For those with an eye on politics, Rep. Adam Schiff (D-CA) has been front and center for months, operating as a primary foil for President Donald Trump among House Democrats. But the House Intelligence Committee chair might have gotten a dose of humility Wednesday night when all three contestants on the game show “Jeopardy!” failed to identify him from a simple photo.
Schiff was the face of the $1,200 clue under the category, “U.S. Representatives,” in the game show’s second round. Under a picture of Schiff — his official Congressional portrait — the question asked: “One-fifty-third of California’s House delegation is this House Intelligence Committee chairman.”
The answer, of course, is “Rep. Adam Schiff.” But not a single one of the three contestants were able to name him.
Adam Schiff was an answer on Jeopardy today.
Not a single person knew who he was. pic.twitter.com/SQObAMzxw7
— David Hookstead (@dhookstead) January 16, 2020
“Jeopardy!” host Alex Trebek seemed taken aback — after all, Schiff has dominated headlines and been part of the most critical stories of the Trump Administration, at least in 2018 and 2019, when the Democrats regained control of the House.
Alas, poor Schiff is a relative unknown.
After the clip went viral, several of Schiff’s supporters suggested that the program was taped months ago, well before Schiff became an instrumental part of the House’s impeachment inquiry into President Donald Trump. But, Fox News reports, “Jeopardy!” episodes are taped just three months in advance, meaning that last night’s episode was likely taped just as Schiff was gearing up for days of closed-door testimony in the House impeachment trial, and just as he became a fixture of cable news.
Schiff, of course, may not be unknown for long. Although the House Intelligence Committee’s impeachment hearings — and Schiff’s seemingly endless investigations before then — were completed without 24-hour coverage from cable news networks, the Senate isn’t likely to toil in similar obscurity. All eyes will be on Senate Majority Leader Mitch McConnell (R-KY) and Senate Republicans as they conduct the trial, which will begin as early as next week.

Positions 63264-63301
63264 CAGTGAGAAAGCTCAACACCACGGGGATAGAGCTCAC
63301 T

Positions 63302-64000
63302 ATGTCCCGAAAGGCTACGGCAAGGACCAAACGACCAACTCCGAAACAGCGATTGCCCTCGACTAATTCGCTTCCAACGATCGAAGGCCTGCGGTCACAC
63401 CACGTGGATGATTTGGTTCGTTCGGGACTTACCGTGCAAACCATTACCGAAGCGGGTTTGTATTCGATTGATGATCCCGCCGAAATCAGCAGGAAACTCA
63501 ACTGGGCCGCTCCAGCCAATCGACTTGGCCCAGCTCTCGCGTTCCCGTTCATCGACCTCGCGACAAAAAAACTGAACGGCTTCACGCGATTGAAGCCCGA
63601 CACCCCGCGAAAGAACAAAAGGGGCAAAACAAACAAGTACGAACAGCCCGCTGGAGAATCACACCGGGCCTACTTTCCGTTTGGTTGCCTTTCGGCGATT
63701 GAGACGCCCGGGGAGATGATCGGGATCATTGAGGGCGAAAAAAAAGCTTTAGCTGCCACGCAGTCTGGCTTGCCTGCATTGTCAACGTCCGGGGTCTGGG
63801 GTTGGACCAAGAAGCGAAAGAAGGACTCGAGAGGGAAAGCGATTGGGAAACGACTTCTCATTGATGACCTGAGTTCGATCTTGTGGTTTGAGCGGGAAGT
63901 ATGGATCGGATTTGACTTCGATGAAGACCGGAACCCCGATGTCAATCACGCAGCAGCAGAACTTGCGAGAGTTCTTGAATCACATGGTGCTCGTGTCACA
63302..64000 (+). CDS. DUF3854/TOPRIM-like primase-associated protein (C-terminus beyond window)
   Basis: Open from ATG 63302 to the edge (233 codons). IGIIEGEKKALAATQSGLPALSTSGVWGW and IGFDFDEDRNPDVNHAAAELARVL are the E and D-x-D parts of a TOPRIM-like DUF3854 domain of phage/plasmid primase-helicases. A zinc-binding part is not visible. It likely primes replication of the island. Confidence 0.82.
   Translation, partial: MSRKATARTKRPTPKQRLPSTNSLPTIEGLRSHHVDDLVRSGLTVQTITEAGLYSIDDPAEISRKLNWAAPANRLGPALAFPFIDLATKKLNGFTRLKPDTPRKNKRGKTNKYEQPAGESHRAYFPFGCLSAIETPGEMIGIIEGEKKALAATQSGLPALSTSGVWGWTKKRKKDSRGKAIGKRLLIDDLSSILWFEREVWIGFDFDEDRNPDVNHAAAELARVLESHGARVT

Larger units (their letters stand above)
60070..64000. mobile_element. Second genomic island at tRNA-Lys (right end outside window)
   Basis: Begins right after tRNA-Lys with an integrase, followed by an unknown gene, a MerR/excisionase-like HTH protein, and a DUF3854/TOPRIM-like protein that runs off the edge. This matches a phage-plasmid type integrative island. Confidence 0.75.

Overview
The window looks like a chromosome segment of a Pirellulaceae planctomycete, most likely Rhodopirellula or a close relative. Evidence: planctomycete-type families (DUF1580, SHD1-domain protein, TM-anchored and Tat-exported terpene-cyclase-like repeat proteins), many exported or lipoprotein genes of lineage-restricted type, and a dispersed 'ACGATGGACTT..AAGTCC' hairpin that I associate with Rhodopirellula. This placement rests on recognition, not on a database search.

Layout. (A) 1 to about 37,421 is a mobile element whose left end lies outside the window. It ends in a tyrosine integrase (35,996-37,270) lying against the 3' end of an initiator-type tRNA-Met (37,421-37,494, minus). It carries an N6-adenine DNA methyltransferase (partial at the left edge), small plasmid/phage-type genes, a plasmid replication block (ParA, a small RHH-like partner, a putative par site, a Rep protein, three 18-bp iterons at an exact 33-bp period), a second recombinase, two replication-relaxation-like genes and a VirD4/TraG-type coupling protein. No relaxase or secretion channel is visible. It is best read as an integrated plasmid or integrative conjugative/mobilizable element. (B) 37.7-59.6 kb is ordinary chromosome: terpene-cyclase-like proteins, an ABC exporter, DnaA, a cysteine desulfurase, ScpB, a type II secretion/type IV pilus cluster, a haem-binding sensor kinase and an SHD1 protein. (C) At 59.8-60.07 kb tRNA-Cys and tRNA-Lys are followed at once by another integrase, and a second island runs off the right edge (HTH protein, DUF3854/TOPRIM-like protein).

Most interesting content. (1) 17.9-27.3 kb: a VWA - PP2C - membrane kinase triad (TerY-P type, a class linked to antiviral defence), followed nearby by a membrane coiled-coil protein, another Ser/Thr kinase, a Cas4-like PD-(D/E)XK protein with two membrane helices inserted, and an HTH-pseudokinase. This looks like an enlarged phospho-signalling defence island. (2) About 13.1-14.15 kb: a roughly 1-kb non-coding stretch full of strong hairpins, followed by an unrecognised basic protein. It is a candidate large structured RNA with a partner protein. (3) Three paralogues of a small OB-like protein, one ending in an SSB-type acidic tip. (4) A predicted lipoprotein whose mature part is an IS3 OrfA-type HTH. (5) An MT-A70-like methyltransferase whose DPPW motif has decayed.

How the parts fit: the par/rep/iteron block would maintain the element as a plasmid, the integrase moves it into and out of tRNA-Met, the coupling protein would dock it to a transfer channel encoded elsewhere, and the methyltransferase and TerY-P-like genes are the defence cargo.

Schiff will be front and center in the Senate, serving as one of Speaker of the House Nancy Pelosi’s (D-CA) “impeachment managers” charged with the job of presenting the House Intelligence Committee’s evidence against President Trump to sitting senators. Schiff, along with six other Democrats, including House Judiciary Committee chairman, Rep. Jerry Nadler (D-NY) will serve as a chief prosecutor, and will have to answer for the evidence his committee found, substantiating allegations that Trump traded hundreds of thousands of dollars in foreign aid to the Ukraine for the promise that Ukrainian officials would look into former Vice President Joe Biden’s involvement in an issue relating to his son, Hunter, and oil and gas company, Burisma.
Schiff will likely relish his starring role, though he will also be charged with answering for the holes in the House’s case — holes many keeping a close eye on the impeachment hearings noticed. To correct the “holes,” House Democrats tried to withhold the articles of impeachment from the Senate until they received a guarantee that they could continue taking testimony, seeking evidence to bolster their case for impeachment, during the Senate trial.
It didn’t work.